Assessing Sunderland's Kyle Lafferty swoop and what to expect from Phil Parkinson's signing
Phil Parkinson’s first foray into the transfer market as Sunderland boss was one that will undoubtedly have raised a few eyebrows.
At 32, Kyle Lafferty has had a nomadic and it is fair to say, controversial, career.
Of course, as is always the case in football, there is more to this Northern Irishman than the caricature.
The truth tends to lie somewhere in the middle and when the news broke of Sunderland’s interest in Lafferty, it brought to mind a fascinating interview from 2016.
Then Northern Ireland boss Michael O’Neill was discussing Lafferty with journalist Graham Hunter. It was the eve of EURO 2016 and Lafferty had been in quite remarkable form to fire his side to the top of their qualifying group, the first time they had ever managed to achieve that feat.
O’Neill’s tale of how he managed him spoke of a popular and good-natured character, one who needed focus and direction but could deliver something immensely worthwhile if he received it.
Crucially, he spoke of a player who above all else, brought an irrepressible work-rate and it is for this reason that his move to Sunderland makes sense.
Lafferty has never been prolific at the club level, though his goal scoring record has been good in the stages where he has played regularly.
Parkinson, though, has Charlie Wyke improving by the week and it is expected that he will add another forward before the end of the January window.
Lafferty’s height and physicality means he makes sense as cover for Wyke and in his first interview on Monday, he underlined the way he intends to operate when he does get the chance to lead the line.
“I'll always give 110%, even when we're losing and the game looks out of our reach," he said.
“I'll still be going, chasing every ball down and fighting for every ball. I'll try and help the team get points on the board.
“I know what it takes to play for a team like this and I'm excited to be here.”
Parkinson talked of a player with a skillset that can suit the target man role he is asking his striker to play.
“I was very pleased, he brings good competition at the top of the pitch, he has good energy, can stretch the pitch,” he said.
“He has good physicality about his game and his movement in and around the box is good.
“He has some work to do, he hasn’t played for a while but that started this morning, he was in training.
“We look forward to working with him properly from Monday.”
It’s a relatively low-risk signing that Parkinson has made on instinct.
A belief that Lafferty’s career, for club and country, suggests a player who tends to thrive the bigger the stage is.
There is a significant carrot for Lafferty, with two crunch qualifiers against Bosnia in March and therefore the possibility of a role at another international tournament in the summer.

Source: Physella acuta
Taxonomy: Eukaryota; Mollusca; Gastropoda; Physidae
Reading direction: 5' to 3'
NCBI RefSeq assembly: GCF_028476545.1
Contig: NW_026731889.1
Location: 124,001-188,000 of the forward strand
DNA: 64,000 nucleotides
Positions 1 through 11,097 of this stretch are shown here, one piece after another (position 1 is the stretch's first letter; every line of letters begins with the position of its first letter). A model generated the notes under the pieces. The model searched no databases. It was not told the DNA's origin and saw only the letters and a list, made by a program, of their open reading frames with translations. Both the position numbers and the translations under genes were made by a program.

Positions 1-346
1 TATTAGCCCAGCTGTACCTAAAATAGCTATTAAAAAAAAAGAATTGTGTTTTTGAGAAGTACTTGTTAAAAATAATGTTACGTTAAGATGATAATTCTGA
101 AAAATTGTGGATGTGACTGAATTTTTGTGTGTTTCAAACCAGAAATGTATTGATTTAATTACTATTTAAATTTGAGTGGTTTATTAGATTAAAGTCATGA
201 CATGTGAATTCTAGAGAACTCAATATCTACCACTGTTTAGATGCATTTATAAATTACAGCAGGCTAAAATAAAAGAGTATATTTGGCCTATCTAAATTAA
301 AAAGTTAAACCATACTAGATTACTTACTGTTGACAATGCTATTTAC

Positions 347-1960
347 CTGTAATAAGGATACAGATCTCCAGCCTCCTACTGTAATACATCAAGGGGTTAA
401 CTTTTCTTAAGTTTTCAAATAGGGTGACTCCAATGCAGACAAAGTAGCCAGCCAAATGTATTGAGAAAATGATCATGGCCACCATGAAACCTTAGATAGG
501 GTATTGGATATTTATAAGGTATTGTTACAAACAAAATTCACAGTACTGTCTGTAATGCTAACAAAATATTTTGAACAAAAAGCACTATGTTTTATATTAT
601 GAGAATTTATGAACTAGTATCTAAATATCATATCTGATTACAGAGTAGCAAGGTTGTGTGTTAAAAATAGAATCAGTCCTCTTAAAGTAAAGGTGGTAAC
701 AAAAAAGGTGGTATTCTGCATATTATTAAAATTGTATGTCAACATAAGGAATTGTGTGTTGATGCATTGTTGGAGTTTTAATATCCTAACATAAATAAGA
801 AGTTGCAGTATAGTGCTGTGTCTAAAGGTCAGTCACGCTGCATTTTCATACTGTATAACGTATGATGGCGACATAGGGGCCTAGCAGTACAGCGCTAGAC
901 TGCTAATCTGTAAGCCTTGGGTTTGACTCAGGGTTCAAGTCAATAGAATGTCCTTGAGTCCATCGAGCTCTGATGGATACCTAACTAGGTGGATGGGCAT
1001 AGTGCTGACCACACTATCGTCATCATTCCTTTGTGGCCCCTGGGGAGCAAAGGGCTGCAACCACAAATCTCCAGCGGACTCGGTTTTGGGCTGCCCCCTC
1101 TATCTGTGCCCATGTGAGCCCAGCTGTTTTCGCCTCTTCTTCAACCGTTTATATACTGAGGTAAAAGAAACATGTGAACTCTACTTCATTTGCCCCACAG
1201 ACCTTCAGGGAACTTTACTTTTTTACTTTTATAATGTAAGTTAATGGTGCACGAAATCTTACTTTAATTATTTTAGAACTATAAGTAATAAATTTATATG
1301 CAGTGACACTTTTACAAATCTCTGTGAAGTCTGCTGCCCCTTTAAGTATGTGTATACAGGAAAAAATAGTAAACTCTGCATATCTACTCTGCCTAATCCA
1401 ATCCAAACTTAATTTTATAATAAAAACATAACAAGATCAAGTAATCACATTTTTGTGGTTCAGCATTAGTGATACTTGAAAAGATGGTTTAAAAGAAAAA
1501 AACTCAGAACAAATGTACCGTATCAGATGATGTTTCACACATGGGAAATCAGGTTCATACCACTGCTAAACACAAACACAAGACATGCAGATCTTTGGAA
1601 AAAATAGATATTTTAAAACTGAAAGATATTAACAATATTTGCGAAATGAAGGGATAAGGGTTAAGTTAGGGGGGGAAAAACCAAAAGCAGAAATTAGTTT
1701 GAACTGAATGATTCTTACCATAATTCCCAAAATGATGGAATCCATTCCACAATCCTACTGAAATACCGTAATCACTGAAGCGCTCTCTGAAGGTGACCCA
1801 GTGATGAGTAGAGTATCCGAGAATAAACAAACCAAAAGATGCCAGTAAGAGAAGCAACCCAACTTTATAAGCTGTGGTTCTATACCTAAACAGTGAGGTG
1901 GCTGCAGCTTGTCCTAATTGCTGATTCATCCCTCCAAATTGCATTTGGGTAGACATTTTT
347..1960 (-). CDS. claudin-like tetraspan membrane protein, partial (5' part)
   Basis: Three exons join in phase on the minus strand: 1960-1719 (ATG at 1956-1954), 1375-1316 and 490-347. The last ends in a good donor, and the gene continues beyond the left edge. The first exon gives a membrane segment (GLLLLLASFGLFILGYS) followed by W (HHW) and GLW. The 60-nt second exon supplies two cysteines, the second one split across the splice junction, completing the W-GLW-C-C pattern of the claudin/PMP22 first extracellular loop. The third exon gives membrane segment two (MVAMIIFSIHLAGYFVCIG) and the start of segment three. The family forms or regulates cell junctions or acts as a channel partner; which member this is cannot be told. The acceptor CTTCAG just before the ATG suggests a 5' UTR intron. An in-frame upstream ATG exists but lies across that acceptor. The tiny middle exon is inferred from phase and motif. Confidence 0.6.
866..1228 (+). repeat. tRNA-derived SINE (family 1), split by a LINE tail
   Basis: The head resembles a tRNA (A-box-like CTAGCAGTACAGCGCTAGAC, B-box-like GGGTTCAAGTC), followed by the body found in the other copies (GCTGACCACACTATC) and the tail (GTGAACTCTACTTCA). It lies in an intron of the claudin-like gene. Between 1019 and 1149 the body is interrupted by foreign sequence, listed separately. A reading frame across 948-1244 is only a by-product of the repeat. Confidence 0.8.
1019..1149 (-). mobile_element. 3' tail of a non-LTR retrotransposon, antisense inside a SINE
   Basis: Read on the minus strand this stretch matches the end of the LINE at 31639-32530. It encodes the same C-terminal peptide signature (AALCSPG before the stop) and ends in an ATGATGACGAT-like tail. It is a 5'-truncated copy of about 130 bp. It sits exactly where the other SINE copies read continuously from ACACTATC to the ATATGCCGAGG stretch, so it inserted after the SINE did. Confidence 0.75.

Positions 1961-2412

He has not scored for his country since 2016 and one suspects he has unfinished business in that regard.
Parkinson hopes that this, as well as the opportunity to thrive at a big club ahead of a summer in which he will be out of contract, can coax the focus required to contribute to Sunderland’s promotion push.
Supporters may have been interested to read the thoughts of Gareth McAuley, a team-mate at international level of Lafferty’s.
He questioned how Lafferty and Parkinson would together, saying the pair were ‘chalk and cheese’ in their approach to football.
It’s something the Black Cats manager will no doubt have pondered deeply, given the way he has prioritised team culture above alse. The decision to remove Aiden McGeady from the first-team environment was arguably the most controversial of his tenure to date.
He said it was not due to one particular incident, but that he felt the spirit could be better.
His standards are high and he will not tolerate any attempt to be the exception.
It is going to be a fascinating subplot in the final months of the campaign. In that interview, O’Neill went on to say that Lafferty was a player that while shining for his country, ultimately needed a home at club level.
He looked to have found it at Hearts, where he played, scored and was an immensely popular figure with supporters, but the lure of a return to Rangers was too great to resist and his progress since then has been mixed.
In the context of Sunderland’s wider transfer window, Lafferty is unlikely to be the most significant addition.
There has been a promise of both investment and of signings for the future, and supporters will expect that to be honoured in the coming fortnight.
This particular deal is about ensuring Parkinson has depth to keep playing the way that has brought about some encouraging displays and results at long last.
The hope is that a player who relishes the pressure and expectations of a club like Sunderland can make himself a hero.
Only time will tell whether that proves to be the case, but it seems unlikely to be dull.